If only oceans could speak, they would say there is a need for any and every step that could positively reduce marine pollution. Scripted by the unwavering support from the European Union, this is a story about a mammoth mission that aims at cleaner, greener and more efficient ecosystem of marine engines through collaboration. It has the world watching.
While the awareness against marine pollution is on the rise today, back in 2004 two global leaders in marine engineering, Wärtsilä Corporation and MAN Diesel & Turbo, had already embarked on a partnership to address the challenges of the future. Right from the start, their vision was shared by the European Union that co-funded the project that is now reckoned as one of the more concrete actions taken towards marine environment conservation.
Known to the world as HERCULES (Higher Efficiency, Reduced Emissions, Increased Reliability and Lifetime, Engine for Ships), the programme has awakened a renewed hope of zero emissions and environmentally sustainable shipping.
The partnership’s mission was to develop a technological breakthrough in reduction of fuel consumption and emissions for the next generation marine diesel engines, thus radically improving the environmental effect of waterborne transport.
“At the heart of this programme is unprecedented human collaboration,” says Sebastiaan Bleuanus, Wärtsilä’s Programme Manager for Research & Technology Development, adding that the project has successfully sailed through many challenges in past thirteen years, thanks to the rock solid support from the European Union.
As they say, a job well started is half done. HERCULES-A that began in 2004, after two years of rigorous groundwork, set a new benchmark for cooperation in marine engine technology and exhaust emissions. “With 42 partners and a budget allocation of EUR 33 million, this phase witnessed many technologies being investigated, each one designed to meet the objectives set forth,” points out Bleuanus.
In line with the EU policy, the project’s second phase made significant progress in the development of technologies designed to clean up diesel engines used on ships. The research mainly focused on achieving near zero carbon emissions. Essentially, this phase seamlessly combined two, often, warring goals – environment conservation and profitability.
Up next was HERCULES-C, a stage that broadened the research to integrate technologies from previous phases in all important areas of marine diesel engine development. Supported by the EU within Framework Programme 7 with 22 participant organizations and a EUR 17 million budget, this phase used the previous researches as building blocks to eventually achieve the outcomes that make a difference.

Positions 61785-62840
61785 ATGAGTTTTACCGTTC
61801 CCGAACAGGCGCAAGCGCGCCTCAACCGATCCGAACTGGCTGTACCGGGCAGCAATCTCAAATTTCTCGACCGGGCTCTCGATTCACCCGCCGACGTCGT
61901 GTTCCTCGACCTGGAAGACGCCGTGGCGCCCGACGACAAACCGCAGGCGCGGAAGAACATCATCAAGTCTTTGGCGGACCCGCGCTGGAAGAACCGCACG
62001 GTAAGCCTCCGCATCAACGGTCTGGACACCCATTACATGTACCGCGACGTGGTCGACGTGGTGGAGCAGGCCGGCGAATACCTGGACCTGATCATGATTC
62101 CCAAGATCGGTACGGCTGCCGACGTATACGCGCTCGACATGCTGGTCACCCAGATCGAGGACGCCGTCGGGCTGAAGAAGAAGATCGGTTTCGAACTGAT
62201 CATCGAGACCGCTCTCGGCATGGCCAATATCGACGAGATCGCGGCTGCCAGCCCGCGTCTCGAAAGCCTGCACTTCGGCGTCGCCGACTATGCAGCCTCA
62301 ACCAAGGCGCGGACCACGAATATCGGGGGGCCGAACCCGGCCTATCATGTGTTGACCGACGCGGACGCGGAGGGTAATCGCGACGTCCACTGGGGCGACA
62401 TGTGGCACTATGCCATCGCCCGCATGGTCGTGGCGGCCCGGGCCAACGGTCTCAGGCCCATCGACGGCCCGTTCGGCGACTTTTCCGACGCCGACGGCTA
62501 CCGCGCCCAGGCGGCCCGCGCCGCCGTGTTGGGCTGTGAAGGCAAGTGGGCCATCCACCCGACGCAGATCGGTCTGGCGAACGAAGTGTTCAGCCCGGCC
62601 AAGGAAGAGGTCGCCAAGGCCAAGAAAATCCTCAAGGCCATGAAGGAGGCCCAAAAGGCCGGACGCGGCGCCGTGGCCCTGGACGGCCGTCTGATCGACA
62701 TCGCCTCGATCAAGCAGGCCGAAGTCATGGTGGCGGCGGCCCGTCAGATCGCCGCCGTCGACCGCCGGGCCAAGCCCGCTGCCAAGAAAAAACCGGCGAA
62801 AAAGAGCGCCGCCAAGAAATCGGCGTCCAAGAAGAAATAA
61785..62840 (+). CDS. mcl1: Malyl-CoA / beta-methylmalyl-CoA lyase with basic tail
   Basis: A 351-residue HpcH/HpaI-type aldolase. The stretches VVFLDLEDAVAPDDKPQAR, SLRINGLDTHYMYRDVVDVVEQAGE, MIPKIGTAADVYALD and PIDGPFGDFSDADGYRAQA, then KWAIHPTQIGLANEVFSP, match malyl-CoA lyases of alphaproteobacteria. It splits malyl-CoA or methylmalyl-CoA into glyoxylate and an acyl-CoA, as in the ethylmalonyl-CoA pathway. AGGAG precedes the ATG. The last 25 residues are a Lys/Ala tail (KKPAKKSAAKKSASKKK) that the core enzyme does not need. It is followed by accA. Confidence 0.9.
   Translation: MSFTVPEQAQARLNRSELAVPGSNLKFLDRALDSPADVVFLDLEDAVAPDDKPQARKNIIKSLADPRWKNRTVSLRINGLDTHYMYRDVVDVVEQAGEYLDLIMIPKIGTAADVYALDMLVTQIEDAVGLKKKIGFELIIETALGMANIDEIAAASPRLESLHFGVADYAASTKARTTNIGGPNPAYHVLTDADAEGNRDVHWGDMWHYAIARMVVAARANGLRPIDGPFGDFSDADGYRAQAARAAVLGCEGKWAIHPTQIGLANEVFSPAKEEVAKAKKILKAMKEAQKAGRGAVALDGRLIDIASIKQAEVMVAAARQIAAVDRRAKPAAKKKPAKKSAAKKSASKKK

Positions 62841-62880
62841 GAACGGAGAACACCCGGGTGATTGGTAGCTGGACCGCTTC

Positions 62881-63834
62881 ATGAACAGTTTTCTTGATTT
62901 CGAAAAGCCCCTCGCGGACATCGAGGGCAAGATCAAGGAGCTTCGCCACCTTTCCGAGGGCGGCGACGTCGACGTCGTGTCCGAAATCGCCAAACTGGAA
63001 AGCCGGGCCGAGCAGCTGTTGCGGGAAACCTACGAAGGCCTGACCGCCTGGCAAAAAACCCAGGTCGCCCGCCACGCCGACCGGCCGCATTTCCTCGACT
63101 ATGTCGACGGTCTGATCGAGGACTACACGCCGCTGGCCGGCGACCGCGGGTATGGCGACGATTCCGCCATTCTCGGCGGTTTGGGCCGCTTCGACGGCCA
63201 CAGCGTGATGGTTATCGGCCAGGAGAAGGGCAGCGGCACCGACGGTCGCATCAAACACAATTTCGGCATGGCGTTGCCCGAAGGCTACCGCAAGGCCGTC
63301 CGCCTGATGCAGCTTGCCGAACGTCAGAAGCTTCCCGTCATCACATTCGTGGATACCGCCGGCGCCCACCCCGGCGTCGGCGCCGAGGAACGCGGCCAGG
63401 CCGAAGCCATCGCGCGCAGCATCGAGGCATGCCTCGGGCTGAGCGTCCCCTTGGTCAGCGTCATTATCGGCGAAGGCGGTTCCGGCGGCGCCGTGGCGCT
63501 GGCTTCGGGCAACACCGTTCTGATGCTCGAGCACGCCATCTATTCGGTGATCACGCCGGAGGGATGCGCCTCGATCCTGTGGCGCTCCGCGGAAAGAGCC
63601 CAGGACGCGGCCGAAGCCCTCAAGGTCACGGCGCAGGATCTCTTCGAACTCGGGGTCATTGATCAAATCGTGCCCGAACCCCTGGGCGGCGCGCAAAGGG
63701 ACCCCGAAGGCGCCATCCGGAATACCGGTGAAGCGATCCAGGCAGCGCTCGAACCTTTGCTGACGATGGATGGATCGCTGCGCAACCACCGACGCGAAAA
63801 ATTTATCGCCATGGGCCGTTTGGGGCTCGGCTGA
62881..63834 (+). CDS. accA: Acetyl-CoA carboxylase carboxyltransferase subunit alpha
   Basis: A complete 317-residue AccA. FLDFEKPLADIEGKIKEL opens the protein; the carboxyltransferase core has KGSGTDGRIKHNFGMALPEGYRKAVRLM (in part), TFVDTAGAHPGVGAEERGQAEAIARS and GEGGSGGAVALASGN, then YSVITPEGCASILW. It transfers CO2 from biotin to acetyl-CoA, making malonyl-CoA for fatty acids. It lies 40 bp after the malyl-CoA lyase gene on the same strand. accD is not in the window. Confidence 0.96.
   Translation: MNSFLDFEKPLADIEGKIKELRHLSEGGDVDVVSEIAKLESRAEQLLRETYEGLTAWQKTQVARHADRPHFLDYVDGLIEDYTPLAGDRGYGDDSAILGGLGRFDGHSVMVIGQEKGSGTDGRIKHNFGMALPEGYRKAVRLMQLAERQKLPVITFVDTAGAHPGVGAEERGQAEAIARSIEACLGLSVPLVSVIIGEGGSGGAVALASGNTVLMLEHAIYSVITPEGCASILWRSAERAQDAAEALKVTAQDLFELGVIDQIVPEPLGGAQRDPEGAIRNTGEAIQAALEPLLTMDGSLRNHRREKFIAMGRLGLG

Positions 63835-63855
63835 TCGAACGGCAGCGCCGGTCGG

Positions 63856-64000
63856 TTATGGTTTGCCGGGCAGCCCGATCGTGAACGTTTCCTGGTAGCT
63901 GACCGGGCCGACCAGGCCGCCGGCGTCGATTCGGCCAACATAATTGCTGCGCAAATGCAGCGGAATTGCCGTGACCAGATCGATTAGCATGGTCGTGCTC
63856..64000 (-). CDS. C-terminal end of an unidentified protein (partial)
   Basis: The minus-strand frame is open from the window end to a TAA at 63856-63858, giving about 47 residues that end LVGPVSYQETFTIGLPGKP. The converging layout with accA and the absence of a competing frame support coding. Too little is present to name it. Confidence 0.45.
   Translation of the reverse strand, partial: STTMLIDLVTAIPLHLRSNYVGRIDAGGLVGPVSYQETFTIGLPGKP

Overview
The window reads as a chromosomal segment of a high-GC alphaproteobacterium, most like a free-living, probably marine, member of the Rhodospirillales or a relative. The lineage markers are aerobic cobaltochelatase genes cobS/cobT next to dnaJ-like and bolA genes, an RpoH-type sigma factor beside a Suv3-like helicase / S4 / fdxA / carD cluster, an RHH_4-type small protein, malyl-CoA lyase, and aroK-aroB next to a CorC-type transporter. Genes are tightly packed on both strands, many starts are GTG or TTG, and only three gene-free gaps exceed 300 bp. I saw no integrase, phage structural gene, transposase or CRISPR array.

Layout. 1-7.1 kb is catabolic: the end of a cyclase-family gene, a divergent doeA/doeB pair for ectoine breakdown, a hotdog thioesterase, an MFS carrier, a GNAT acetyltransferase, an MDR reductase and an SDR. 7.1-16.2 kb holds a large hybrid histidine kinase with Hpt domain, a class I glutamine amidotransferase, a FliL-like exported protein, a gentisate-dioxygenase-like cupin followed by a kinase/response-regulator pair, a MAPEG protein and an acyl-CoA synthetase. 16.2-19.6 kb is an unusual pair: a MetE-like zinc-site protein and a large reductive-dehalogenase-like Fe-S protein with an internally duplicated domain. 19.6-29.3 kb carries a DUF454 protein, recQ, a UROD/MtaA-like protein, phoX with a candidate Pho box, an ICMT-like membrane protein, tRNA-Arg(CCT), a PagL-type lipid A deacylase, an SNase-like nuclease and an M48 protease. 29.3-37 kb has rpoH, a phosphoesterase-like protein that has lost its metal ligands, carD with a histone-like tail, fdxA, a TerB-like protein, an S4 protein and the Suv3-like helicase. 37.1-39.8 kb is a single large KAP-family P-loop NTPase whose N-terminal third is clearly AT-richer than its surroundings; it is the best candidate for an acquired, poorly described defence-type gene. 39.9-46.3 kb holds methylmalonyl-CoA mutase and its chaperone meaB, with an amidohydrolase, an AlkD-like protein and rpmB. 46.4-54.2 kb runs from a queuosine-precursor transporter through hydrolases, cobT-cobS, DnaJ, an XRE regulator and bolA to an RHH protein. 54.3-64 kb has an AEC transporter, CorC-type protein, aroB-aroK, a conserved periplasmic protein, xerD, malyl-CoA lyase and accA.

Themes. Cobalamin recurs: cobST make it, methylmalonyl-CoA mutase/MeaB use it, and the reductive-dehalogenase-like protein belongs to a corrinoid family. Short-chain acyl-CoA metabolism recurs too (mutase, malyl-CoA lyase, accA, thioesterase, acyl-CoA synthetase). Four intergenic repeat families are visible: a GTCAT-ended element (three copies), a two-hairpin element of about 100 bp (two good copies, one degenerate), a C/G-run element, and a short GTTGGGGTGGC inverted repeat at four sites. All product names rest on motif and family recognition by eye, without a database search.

Considering the project’s primary objective of cutting fuel consumption of marine engines to further reduce carbon dioxide (CO2) emissions, its outcomes were a tell-tale sign of progress that is marked by pushing boundaries of engine developments to increase efficiency and finding newer ways for safe and sustainable energy production.
Sample this - a reduction of 1% from low temperature combustion and dual-fuel-engine optimisations each, 2% from combustion optimisation, another 1.5% from advanced plant control and from pressure based cylinder-individual control and health monitoring
technologies, were all achieved within the project. And these are just a few of the bricks building towards the foundation of lowest fuel consumption that the programme has delivered.
The impressive results in-turn led to more reductions in exhaust emissions which were targeted at an ambitious 80%, which would mean near-zero levels. Bleuanus acknowledges the fact that the best technologies developed in the preceding projects (HERCULES A & B) were combined and integrated to achieve these lofty targets. While the reductions for particulate matter and total hydrocarbon touched 50%, the project managed to clock as much as 80% reduction for nitrogen oxide (NOx).
While some achievements could be quantified, there were others like cracking new combustion concepts and fuel spray experiments that were measured more qualitatively. Throughout the project timeline, significant contributions were achieved in new turbocharger technologies: sensors, monitoring, adaptive control and tribological optimisation (i.e. friction and lubrication).
The project has thus dispensed a number of outputs for commercial exploitation that include next-generation marine engines with higher efficiency and ultralow emissions, components and subsystems that can be further developed or retrofitted into new and existing ships respectively, and software that can be integrated into engines and processes.
“HERCULES has indeed been a go-getter in that sense,” concludes Bleuanus. “The integration of technologies and ideas through the phases has led to accelerated industrial research with all partners working towards the same outcome.”
Now, as the industry readies itself for more efficient and thoughtful business operations, it is the winds of change such as these that will ensure smooth sailing. Bon Voyage!